Meet Act II of Arc Browser
Meet Act II of Arc Browser

Meet Act II of Arc Browser


Arc Browser introduces a revolutionary browsing experience by combining the functionalities of a web browser, search engine, and web page into a single tool. It aims to improve user experience by anticipating needs and providing relevant content through features like instant links, "browse for me", live folders, and Ark Explore.


Arc BrowserArc Browser

Feb 1, 2024 10:04 PM
Key points

- Arc Browser is a new type of browser that combines the functionalities of a web browser, search engine, and webpage into a single tool. - The browser aims to improve user experience by browsing the internet on behalf of the user and delivering relevant content. - It introduces features like instant links, "browse for me", live folders, and Arc Explore. - The browser anticipates user needs and brings the information directly to the user, eliminating the need for manual searching. - The browser is designed to save time and make the internet browsing experience more efficient. - Arc Browser is available as a mobile app and offers features like browsing for information, creating live folders, and using instant links. - The browser is constantly evolving, and new features are being added regularly.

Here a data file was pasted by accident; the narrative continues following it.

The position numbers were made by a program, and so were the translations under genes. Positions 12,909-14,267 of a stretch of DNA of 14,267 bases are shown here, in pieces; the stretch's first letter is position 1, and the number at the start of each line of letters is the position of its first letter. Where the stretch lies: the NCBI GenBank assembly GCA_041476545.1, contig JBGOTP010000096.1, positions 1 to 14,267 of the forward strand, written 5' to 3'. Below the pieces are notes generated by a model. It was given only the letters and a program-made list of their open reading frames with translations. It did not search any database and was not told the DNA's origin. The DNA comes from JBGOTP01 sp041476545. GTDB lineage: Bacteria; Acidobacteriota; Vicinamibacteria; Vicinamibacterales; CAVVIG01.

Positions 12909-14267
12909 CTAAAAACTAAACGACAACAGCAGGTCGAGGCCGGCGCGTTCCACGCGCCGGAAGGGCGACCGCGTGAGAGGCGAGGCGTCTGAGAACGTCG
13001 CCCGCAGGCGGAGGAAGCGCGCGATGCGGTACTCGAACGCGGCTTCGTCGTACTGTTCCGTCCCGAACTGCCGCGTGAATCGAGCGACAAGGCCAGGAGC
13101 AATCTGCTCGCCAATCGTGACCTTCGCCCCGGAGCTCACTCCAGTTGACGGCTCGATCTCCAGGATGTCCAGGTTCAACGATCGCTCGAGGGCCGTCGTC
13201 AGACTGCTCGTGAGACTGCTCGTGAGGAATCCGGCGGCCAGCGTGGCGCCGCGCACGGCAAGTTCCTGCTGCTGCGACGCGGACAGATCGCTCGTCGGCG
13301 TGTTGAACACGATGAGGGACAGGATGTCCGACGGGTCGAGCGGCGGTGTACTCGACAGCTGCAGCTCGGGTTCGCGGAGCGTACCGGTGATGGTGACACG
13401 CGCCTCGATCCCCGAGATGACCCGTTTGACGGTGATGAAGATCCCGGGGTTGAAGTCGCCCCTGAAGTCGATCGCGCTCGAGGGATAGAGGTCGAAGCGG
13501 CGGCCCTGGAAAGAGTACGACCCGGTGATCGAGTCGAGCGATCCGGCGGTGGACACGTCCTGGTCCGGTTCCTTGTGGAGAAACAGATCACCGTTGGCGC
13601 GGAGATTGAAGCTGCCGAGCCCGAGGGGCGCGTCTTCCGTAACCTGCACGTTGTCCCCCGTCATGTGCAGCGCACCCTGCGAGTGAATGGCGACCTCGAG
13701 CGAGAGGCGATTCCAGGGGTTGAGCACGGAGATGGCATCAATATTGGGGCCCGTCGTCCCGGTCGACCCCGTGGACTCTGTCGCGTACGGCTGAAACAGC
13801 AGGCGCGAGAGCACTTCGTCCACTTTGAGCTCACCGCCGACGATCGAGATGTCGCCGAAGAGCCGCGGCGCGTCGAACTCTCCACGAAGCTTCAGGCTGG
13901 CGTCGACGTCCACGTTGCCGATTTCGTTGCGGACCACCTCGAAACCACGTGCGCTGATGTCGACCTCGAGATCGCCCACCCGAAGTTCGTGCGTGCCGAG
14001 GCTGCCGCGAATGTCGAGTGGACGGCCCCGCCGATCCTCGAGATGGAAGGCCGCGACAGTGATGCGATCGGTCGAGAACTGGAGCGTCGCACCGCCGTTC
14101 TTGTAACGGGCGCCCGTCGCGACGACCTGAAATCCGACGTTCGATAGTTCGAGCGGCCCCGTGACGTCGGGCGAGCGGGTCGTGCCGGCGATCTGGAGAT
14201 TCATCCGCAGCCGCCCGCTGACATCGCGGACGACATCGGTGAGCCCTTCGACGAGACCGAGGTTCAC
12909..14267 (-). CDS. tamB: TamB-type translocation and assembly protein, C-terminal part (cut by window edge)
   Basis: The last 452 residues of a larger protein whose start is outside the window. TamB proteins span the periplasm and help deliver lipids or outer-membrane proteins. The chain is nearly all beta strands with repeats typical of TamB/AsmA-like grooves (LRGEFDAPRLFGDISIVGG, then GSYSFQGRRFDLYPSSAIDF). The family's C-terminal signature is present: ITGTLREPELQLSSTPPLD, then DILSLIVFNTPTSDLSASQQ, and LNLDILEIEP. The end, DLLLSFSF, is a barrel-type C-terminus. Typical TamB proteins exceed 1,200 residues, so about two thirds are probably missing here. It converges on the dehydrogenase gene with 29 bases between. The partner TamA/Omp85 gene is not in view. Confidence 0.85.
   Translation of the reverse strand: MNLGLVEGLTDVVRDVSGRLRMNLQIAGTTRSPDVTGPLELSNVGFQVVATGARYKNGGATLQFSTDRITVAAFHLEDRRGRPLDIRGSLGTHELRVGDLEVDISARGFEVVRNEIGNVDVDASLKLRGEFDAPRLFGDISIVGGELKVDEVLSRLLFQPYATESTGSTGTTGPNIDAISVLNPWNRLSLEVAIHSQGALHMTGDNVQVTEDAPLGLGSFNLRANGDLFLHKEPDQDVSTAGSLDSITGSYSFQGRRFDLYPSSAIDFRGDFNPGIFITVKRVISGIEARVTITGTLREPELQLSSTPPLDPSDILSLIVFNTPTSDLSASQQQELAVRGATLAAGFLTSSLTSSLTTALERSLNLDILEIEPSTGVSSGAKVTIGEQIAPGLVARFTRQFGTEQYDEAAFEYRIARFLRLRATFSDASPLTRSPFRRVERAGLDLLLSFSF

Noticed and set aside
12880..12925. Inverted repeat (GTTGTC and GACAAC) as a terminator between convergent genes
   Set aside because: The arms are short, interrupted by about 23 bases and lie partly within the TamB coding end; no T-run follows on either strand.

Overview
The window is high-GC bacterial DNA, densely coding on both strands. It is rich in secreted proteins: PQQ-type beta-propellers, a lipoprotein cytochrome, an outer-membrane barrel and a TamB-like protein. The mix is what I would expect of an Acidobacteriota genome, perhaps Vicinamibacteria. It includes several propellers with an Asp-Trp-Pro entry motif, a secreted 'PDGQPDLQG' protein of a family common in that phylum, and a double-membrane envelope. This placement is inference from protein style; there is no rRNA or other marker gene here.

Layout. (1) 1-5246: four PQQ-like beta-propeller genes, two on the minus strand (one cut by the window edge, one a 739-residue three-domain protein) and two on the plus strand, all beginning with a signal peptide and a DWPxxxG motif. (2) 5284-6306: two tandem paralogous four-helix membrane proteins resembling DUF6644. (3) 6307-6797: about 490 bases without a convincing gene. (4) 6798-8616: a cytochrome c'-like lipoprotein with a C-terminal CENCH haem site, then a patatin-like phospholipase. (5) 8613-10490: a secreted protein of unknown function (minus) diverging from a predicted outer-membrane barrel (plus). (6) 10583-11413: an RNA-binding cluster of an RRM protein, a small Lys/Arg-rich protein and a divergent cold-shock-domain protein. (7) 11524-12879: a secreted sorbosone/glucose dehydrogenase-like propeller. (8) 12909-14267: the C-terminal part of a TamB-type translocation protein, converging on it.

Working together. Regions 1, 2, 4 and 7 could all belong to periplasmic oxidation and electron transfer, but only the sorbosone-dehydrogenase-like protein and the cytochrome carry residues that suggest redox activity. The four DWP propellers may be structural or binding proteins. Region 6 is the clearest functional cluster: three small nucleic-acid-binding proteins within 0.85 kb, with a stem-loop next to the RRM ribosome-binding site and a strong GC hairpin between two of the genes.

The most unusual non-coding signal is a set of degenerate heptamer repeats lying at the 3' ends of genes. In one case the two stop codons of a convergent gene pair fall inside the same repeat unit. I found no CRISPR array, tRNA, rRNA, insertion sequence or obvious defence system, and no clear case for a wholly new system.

Imagine you have a special tool called ARC that helps you explore the internet. It's like having a superhero friend who can find things for you really fast. ARC combines a web browser, search engine, and web pages all in one, so you can find what you're looking for without wasting time. It's like having a magic computer that knows exactly what you want and brings it to you. So, instead of searching and clicking a lot, ARC does the work for you and makes the internet a lot more fun and easy to use!

Story as summary